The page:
Queensland's Outback works to a very specific weather pattern and it's nothing so ho-hum as four seasons a year. Just to keep people guessing, residents can expect a flood every 20 years and, within those two decades, there'll be three grand years and three or four really tough ones, as a rule.
Thigh-high grass isn't unheard of; it's just not something you'll encounter when it's as dry as a bone as far as the eye can see, which it has been now for some years.
But the good news is, extreme drought has given birth to a novel boom because, deep in the heart of rural Queensland, farmers have turned to tourism to keep their small towns alive.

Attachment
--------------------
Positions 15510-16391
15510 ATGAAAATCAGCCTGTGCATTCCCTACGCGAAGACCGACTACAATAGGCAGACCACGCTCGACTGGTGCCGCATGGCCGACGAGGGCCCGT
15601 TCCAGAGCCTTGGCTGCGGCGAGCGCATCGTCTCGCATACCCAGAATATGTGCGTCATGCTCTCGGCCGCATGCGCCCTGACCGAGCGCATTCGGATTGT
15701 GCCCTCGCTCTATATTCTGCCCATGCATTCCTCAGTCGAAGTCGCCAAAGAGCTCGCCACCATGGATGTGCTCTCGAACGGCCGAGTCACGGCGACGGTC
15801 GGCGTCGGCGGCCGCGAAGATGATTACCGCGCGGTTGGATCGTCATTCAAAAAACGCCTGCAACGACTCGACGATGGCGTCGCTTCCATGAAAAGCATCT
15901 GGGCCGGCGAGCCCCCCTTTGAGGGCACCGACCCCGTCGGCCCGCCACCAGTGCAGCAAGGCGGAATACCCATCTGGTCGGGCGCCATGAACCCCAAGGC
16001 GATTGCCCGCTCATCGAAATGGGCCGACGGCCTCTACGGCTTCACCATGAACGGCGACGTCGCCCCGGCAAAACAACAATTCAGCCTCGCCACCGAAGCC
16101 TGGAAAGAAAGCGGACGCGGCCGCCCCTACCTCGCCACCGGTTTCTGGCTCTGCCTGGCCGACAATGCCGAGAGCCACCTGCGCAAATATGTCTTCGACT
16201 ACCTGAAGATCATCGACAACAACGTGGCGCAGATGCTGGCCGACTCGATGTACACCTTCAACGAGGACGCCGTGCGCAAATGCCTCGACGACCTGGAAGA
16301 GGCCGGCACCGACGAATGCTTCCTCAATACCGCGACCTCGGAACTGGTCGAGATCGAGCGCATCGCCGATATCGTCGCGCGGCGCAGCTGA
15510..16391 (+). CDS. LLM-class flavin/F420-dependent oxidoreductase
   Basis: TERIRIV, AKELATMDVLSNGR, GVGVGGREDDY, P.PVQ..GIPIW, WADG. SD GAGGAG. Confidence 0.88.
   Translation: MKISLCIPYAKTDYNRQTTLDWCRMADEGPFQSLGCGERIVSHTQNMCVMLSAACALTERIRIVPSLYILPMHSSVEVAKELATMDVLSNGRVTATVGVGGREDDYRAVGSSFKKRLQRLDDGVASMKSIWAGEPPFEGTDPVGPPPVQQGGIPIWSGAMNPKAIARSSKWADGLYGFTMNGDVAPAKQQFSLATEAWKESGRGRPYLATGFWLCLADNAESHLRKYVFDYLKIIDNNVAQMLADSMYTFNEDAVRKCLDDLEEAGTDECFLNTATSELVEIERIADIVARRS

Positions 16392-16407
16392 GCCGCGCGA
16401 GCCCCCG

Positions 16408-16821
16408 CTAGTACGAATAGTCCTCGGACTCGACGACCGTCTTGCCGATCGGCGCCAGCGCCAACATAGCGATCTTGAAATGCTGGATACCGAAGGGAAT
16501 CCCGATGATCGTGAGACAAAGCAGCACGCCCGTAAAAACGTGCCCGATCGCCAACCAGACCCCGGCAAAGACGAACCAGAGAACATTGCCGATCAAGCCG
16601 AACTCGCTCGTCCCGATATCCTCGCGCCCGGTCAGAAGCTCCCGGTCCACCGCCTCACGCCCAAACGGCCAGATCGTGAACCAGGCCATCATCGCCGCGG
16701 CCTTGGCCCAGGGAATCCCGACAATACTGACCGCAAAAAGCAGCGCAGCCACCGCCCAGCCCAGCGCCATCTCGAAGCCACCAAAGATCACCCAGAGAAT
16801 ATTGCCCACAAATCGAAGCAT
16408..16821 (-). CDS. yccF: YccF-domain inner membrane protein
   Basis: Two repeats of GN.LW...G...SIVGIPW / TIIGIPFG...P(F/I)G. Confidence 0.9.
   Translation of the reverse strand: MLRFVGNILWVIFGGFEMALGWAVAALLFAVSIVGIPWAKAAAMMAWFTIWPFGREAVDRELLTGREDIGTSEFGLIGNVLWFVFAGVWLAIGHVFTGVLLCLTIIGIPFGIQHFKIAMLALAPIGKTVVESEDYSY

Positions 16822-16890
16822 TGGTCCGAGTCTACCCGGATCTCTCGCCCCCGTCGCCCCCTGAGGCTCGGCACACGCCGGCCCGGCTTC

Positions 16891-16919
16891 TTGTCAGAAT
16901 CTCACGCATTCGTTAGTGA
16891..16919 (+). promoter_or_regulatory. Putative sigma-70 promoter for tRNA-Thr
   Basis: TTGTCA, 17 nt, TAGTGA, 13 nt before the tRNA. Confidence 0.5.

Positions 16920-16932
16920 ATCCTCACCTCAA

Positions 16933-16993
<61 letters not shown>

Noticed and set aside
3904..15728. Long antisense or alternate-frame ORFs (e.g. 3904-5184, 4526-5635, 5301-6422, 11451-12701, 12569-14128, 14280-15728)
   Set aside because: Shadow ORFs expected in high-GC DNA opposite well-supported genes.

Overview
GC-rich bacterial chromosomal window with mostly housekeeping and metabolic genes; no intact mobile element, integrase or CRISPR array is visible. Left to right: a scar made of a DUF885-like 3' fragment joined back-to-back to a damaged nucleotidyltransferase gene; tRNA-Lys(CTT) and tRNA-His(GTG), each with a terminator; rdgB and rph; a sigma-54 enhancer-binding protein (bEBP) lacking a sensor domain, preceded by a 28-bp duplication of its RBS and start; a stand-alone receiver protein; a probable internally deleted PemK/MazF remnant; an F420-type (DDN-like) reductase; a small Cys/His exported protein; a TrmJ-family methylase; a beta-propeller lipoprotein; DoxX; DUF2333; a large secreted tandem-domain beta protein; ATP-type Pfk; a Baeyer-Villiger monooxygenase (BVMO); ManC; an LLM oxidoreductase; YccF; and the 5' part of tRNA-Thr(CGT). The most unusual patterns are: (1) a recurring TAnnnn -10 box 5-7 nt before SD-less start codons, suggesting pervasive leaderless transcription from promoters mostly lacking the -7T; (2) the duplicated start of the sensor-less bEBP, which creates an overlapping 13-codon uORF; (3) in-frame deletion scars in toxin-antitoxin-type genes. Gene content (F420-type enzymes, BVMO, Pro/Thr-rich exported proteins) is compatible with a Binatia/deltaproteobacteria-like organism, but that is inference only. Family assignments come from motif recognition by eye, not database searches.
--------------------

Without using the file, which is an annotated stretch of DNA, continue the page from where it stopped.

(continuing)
As you fly to Longreach, 1175km northwest of Brisbane, the landscape below barely changes, occasional houses, a handful of hamlets and scratchings of dried-up riverbeds are all that punctuate the dust, and you wonder how anything survives. Landing in Longreach however, you'll discover a town that's flourishing, thanks to the locals' pioneering spirit.
Next to the airport, the Qantas Founders' Museum tells the story of the world's second-oldest civilian aviation company. Poke your nose inside the old Apollo, the world's first plane to have a lavatory - although to be honest it's little more than a bucket. In contrast, the giant Boeing 747, with its 19.3m high tail fin is the longest, tallest public structure in town and it was the height of luxury in its day. Accessing the first-class lounge via a spiral staircase, I wished the walls of its opulent interior could talk and as I explored the flight deck, taking a seat in the cockpit, I allowed my long-suppressed pilot fantasies to take flight.